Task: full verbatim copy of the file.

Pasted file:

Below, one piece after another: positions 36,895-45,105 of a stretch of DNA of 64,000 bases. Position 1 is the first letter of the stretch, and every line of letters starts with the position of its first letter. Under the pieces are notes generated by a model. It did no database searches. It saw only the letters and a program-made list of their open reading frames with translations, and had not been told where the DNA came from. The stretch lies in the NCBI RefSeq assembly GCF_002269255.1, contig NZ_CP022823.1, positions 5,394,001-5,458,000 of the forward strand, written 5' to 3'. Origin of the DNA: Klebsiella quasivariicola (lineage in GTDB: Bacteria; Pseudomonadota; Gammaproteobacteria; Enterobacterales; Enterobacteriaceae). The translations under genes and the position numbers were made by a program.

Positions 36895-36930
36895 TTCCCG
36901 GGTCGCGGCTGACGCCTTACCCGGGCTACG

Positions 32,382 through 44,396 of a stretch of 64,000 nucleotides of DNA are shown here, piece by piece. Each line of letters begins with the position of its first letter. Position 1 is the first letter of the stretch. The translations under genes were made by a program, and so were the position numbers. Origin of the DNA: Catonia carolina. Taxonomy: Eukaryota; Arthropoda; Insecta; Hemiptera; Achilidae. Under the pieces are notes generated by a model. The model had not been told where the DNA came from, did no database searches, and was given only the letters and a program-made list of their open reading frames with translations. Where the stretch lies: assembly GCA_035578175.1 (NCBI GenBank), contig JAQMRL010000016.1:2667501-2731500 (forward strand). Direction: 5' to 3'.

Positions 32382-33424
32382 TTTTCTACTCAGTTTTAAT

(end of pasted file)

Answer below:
Below, one piece after another: positions 36,895-45,105 of a stretch of DNA of 64,000 bases. Position 1 is the first letter of the stretch, and every line of letters starts with the position of its first letter. Under the pieces are notes generated by a model. It did no database searches. It saw only the letters and a program-made list of their open reading frames with translations, and had not been told where the DNA came from. The stretch lies in the NCBI RefSeq assembly GCF_002269255.1, contig NZ_CP022823.1, positions 5,394,001-5,458,000 of the forward strand, written 5' to 3'. Origin of the DNA: Klebsiella quasivariicola (lineage in GTDB: Bacteria; Pseudomonadota; Gammaproteobacteria; Enterobacterales; Enterobacteriaceae). The translations under genes and the position numbers were made by a program.

Positions 36895-36930
36895 TTCCCG
36901 GGTCGCGGCTGACGCCTTACCCGGGCTACG

Positions 32,382 through 44,396 of a stretch of 64,000 nucleotides of DNA are shown here, piece by piece. Each line of letters begins with the position of its first letter. Position 1 is the first letter of the stretch. The translations under genes were made by a program, and so were the position numbers. Origin of the DNA: Catonia carolina. Taxonomy: Eukaryota; Arthropoda; Insecta; Hemiptera; Achilidae. Under the pieces are notes generated by a model. The model had not been told where the DNA came from, did no database searches, and was given only the letters and a program-made list of their open reading frames with translations. Where the stretch lies: assembly GCA_035578175.1 (NCBI GenBank), contig JAQMRL010000016.1:2667501-2731500 (forward strand). Direction: 5' to 3'.

Positions 32382-33424
32382 TTTTCTACTCAGTTTTAAT